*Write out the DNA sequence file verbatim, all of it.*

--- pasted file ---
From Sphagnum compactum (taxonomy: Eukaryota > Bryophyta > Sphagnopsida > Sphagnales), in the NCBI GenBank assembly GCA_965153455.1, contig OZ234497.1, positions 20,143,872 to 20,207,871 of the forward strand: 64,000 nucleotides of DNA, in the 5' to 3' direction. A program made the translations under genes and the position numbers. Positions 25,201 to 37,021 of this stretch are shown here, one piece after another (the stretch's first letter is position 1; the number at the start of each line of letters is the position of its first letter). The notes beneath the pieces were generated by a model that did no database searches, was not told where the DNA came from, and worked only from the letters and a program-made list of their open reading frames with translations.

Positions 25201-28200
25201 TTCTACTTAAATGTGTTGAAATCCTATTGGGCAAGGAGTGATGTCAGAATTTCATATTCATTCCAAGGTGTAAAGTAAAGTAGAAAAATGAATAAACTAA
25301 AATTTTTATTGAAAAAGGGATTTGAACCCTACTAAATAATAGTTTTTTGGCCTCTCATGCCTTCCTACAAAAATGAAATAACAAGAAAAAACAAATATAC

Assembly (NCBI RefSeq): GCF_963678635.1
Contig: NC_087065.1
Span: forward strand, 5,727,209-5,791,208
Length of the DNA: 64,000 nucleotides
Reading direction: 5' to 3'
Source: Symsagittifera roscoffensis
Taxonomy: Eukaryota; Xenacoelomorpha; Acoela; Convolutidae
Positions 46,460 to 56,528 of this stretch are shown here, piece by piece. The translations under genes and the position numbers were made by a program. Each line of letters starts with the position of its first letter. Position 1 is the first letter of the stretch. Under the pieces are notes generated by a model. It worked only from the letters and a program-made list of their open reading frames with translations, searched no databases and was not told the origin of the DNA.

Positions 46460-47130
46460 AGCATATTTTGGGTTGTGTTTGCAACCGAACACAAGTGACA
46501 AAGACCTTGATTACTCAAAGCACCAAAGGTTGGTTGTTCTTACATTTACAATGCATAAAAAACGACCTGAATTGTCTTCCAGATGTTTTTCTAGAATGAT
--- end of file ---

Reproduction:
From Sphagnum compactum (taxonomy: Eukaryota > Bryophyta > Sphagnopsida > Sphagnales), in the NCBI GenBank assembly GCA_965153455.1, contig OZ234497.1, positions 20,143,872 to 20,207,871 of the forward strand: 64,000 nucleotides of DNA, in the 5' to 3' direction. A program made the translations under genes and the position numbers. Positions 25,201 to 37,021 of this stretch are shown here, one piece after another (the stretch's first letter is position 1; the number at the start of each line of letters is the position of its first letter). The notes beneath the pieces were generated by a model that did no database searches, was not told where the DNA came from, and worked only from the letters and a program-made list of their open reading frames with translations.

Positions 25201-28200
25201 TTCTACTTAAATGTGTTGAAATCCTATTGGGCAAGGAGTGATGTCAGAATTTCATATTCATTCCAAGGTGTAAAGTAAAGTAGAAAAATGAATAAACTAA
25301 AATTTTTATTGAAAAAGGGATTTGAACCCTACTAAATAATAGTTTTTTGGCCTCTCATGCCTTCCTACAAAAATGAAATAACAAGAAAAAACAAATATAC

Assembly (NCBI RefSeq): GCF_963678635.1
Contig: NC_087065.1
Span: forward strand, 5,727,209-5,791,208
Length of the DNA: 64,000 nucleotides
Reading direction: 5' to 3'
Source: Symsagittifera roscoffensis
Taxonomy: Eukaryota; Xenacoelomorpha; Acoela; Convolutidae
Positions 46,460 to 56,528 of this stretch are shown here, piece by piece. The translations under genes and the position numbers were made by a program. Each line of letters starts with the position of its first letter. Position 1 is the first letter of the stretch. Under the pieces are notes generated by a model. It worked only from the letters and a program-made list of their open reading frames with translations, searched no databases and was not told the origin of the DNA.

Positions 46460-47130
46460 AGCATATTTTGGGTTGTGTTTGCAACCGAACACAAGTGACA
46501 AAGACCTTGATTACTCAAAGCACCAAAGGTTGGTTGTTCTTACATTTACAATGCATAAAAAACGACCTGAATTGTCTTCCAGATGTTTTTCTAGAATGAT